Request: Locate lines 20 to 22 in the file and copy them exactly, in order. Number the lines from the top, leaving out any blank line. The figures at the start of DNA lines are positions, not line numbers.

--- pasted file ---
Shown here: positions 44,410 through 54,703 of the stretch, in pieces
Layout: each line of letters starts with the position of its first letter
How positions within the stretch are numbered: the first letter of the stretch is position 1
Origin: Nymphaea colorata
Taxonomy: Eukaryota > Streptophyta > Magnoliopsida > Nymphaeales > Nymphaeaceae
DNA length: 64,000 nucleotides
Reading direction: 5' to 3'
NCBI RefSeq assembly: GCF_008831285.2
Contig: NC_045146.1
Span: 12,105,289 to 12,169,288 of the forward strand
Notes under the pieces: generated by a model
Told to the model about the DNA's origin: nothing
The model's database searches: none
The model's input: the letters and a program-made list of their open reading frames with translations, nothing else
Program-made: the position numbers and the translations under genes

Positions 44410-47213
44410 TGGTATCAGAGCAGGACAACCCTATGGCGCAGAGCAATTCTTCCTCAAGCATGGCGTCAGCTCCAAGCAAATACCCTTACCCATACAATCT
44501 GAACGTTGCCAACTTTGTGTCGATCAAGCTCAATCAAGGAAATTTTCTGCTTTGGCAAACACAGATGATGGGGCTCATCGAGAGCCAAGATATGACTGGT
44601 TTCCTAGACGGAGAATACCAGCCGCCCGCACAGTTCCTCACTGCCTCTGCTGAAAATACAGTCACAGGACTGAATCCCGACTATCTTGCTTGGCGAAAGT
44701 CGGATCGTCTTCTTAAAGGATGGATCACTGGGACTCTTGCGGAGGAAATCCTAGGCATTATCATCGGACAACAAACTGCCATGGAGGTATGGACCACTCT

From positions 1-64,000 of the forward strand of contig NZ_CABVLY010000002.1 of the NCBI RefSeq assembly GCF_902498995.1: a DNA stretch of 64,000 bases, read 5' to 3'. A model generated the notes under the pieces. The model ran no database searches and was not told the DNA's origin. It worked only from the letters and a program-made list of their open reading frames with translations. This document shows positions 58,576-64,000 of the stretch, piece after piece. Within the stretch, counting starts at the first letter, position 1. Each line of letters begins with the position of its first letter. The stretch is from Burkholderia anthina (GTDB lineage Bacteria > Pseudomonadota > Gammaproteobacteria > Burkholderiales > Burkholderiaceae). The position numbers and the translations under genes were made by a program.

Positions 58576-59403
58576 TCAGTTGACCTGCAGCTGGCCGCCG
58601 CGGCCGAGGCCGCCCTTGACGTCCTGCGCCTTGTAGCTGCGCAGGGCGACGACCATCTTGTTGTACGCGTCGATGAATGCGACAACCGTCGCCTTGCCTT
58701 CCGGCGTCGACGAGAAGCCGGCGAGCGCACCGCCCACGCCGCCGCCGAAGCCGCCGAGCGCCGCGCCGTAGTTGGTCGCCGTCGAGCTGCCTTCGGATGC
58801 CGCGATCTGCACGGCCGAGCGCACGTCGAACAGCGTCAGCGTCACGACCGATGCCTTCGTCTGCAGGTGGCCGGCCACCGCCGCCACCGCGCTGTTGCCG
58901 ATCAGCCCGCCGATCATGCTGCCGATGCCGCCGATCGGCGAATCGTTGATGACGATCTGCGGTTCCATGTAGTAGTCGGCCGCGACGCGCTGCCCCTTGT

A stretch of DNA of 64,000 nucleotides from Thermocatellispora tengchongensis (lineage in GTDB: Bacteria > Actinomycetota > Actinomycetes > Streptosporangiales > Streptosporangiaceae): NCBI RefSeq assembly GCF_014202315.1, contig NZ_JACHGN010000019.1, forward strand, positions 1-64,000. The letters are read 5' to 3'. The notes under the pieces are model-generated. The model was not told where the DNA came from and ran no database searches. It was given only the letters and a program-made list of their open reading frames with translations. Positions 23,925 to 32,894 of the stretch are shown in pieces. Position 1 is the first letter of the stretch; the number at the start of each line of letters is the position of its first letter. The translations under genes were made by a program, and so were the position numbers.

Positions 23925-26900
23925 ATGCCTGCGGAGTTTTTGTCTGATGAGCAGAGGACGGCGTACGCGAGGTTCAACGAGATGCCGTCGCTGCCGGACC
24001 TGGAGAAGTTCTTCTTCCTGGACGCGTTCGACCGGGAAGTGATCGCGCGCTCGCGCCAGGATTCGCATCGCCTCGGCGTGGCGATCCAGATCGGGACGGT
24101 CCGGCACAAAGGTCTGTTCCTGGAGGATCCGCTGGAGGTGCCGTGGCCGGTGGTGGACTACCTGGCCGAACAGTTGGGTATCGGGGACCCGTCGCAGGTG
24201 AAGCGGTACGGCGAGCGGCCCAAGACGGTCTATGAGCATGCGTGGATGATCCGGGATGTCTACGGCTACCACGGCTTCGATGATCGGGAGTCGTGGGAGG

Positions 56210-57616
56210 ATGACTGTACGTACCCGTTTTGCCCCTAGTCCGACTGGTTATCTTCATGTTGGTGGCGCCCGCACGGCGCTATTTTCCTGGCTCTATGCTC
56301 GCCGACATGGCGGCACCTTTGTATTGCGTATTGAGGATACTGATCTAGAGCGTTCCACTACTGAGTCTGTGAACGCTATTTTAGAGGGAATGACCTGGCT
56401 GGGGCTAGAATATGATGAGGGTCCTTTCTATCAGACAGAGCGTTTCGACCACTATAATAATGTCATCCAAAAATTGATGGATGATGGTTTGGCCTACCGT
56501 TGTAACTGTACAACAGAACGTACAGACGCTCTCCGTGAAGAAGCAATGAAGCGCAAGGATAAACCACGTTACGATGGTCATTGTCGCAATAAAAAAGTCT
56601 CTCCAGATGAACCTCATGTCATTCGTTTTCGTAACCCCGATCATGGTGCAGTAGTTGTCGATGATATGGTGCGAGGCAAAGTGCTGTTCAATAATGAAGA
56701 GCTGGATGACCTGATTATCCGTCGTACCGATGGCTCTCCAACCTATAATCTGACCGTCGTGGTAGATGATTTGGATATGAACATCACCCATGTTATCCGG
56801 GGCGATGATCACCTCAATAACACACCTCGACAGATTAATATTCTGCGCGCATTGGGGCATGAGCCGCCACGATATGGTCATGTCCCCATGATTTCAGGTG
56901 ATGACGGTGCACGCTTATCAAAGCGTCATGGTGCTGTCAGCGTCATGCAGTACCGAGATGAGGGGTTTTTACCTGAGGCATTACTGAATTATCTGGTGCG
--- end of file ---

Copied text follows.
44701 CGGATCGTCTTCTTAAAGGATGGATCACTGGGACTCTTGCGGAGGAAATCCTAGGCATTATCATCGGACAACAAACTGCCATGGAGGTATGGACCACTCT

From positions 1-64,000 of the forward strand of contig NZ_CABVLY010000002.1 of the NCBI RefSeq assembly GCF_902498995.1: a DNA stretch of 64,000 bases, read 5' to 3'. A model generated the notes under the pieces. The model ran no database searches and was not told the DNA's origin. It worked only from the letters and a program-made list of their open reading frames with translations. This document shows positions 58,576-64,000 of the stretch, piece after piece. Within the stretch, counting starts at the first letter, position 1. Each line of letters begins with the position of its first letter. The stretch is from Burkholderia anthina (GTDB lineage Bacteria > Pseudomonadota > Gammaproteobacteria > Burkholderiales > Burkholderiaceae). The position numbers and the translations under genes were made by a program.

Positions 58576-59403